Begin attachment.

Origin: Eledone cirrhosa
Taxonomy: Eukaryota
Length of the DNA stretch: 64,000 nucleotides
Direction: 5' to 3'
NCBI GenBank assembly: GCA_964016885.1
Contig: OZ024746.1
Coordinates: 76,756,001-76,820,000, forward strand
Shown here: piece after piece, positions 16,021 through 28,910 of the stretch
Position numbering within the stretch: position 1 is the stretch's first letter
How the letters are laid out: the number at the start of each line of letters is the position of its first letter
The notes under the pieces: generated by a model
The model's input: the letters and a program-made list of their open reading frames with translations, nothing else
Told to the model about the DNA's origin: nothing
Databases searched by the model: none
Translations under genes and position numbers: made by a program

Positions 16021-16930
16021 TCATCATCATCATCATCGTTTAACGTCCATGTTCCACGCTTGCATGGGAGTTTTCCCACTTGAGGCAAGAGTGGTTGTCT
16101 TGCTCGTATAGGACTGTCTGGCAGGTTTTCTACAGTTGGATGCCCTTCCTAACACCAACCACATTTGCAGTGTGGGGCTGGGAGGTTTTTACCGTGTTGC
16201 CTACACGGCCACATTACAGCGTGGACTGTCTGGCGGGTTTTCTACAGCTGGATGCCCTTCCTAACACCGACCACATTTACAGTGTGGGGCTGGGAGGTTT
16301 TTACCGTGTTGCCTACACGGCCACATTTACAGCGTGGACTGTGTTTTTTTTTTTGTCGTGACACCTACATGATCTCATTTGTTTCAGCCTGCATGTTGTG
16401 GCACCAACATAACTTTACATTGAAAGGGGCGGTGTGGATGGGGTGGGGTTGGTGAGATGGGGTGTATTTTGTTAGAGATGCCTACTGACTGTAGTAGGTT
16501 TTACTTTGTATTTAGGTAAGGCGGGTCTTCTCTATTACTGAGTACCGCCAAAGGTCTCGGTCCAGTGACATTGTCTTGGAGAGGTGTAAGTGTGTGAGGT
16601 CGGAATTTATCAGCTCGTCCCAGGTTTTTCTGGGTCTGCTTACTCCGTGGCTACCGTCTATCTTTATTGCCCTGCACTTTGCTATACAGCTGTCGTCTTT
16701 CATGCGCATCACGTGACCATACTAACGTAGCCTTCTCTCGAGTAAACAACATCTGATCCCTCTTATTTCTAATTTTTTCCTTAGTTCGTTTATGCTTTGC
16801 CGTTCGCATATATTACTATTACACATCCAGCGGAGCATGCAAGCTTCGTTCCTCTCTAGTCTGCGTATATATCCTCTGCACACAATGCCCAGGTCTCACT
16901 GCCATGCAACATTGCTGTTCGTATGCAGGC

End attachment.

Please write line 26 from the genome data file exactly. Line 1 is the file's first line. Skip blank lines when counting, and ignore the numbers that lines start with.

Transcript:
16901 GCCATGCAACATTGCTGTTCGTATGCAGGC